“Adapting to climate change is another big challenge – there was a heatwave underway while we were there, and temperatures in the region have risen by nearly one degree over the last 50 years. This presents real challenges in a climate that is already hot and humid for most of the year. Problems with flash urban flooding have also been growing in many cities in recent years; there is a need for both good accessible data on flood risk for city planners, and better techniques to flood proof buildings and infrastructure.”
Ordnance Survey ’s Carsten Roensdorf, head of Advisory Services, also had clear views on the greatest connected city challenges facing the two countries. “One particular challenge for Malaysia is the ability to deal with natural disasters, which have become an increasing threat across the country. There is also a challenge around transportation in the heterogeneous geographies that include dense, growing urban centres such as Johor Baru and the metropolitan Kuala Lumpur area with their hinterlands.”
“The challenges I see in Singapore are more about coordinating and connecting the variety of initiatives as part of the Smart Nation space and to provide a framework for data that drives connectivity across different application areas. Standards, policies and data platforms will be necessary to harness the power of information. One of the greatest challenges to achieve this will be to create interoperability between different technical solutions.”
Virtual 3D model
Pryce reported that The Singapore Land Authority has already captured a detailed virtual 3D model of Singapore, which can be used not only to visualise data (for urban planning, scenario planning and environmental analysis, for example), but also to organise and access data across the city state. “It is great to see that the data has been captured using the international CityGML standard for virtual 3D models.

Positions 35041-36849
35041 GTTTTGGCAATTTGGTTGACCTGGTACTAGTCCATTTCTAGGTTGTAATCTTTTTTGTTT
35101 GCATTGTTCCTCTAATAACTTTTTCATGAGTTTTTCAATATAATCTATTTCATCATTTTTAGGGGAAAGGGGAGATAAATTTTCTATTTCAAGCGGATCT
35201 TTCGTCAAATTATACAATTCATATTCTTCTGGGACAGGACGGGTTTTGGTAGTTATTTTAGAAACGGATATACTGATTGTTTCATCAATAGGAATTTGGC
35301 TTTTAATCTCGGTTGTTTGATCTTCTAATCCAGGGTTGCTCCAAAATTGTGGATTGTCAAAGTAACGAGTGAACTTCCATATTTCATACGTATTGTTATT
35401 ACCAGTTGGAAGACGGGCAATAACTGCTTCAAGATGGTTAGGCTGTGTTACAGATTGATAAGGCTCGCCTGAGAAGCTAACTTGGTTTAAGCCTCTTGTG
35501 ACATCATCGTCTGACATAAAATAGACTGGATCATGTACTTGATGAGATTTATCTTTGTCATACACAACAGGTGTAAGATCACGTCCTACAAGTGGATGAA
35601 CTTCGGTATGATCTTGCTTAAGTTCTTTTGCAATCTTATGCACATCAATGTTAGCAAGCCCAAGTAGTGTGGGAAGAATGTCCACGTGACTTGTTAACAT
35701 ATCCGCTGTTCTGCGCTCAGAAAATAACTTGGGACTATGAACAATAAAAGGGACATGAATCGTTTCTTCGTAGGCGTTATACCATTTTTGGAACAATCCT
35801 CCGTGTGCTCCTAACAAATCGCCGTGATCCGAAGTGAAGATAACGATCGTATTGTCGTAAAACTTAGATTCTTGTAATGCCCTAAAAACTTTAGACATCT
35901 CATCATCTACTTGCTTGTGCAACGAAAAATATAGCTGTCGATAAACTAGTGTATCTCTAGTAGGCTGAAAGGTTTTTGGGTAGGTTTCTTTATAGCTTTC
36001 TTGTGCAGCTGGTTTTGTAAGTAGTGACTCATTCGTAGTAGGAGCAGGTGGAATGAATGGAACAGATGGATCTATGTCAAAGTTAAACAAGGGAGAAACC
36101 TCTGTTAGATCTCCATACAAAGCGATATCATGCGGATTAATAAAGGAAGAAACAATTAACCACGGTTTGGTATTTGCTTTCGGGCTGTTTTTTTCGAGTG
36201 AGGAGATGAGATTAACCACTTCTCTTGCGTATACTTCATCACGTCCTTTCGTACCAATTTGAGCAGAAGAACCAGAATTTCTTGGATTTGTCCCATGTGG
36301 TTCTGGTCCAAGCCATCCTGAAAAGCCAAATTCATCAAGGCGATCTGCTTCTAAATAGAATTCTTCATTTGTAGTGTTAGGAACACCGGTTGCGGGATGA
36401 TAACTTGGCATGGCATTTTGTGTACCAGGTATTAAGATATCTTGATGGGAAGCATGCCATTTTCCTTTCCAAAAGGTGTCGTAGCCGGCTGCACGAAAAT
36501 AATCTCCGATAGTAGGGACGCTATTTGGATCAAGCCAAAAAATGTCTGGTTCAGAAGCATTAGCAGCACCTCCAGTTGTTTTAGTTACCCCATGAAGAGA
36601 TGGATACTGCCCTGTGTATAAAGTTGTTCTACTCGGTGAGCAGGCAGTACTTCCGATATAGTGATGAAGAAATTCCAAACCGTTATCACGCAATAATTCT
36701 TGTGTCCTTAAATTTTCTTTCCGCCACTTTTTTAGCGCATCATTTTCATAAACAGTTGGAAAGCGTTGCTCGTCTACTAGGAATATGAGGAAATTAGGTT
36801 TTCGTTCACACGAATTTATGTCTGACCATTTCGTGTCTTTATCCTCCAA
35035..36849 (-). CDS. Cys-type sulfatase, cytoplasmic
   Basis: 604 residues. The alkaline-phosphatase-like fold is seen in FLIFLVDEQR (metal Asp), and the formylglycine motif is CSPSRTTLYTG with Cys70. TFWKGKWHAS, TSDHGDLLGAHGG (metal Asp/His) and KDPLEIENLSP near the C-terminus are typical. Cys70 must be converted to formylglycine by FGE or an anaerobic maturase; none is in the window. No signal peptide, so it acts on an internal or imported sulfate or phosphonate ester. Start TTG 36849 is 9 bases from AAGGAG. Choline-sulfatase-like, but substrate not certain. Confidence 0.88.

This will help government agencies and private businesses in Singapore to leverage the connecting power of the model and further develop and update it as a resource for everyone in the city state. Key next steps are the progression of the current collaboration between government agencies to share 2D and 3D geospatial data together with the integration of big data and IoT sensor feeds,” he maintained.
Telensa’s Chris Johnston, business development manager, put it succinctly. “The global challenge of smart cities also applies here. How to justify the expense of expanding smart city pilots beyond a few downtown streets. How to develop a foundation business case to allow innovative sensor applications to experiment and flourish.”
According to Dean Gifford, CEO of Preliminal, “Malaysia has a technological appetite and a passion to implement it that seems held back by its local politics. Both Singapore and Malaysia have a huge amount of data that is in need of better visualisation in order to make better and more consistent decisions with.”
Aralia’s Eleanor Wright, Marketing and New Product Design, added, “Malaysia has the task of bringing utilities and transportation systems up to the standard of an advanced economy.
“Singapore should find ways of mitigating pressure on resources, such as consumption of fuel and water, and operating public services in an efficient manner, so that the country can employ the citizens in wealth-creating activities.”
The author of this blog is Jeremy Cowan, editorial director of IoT Now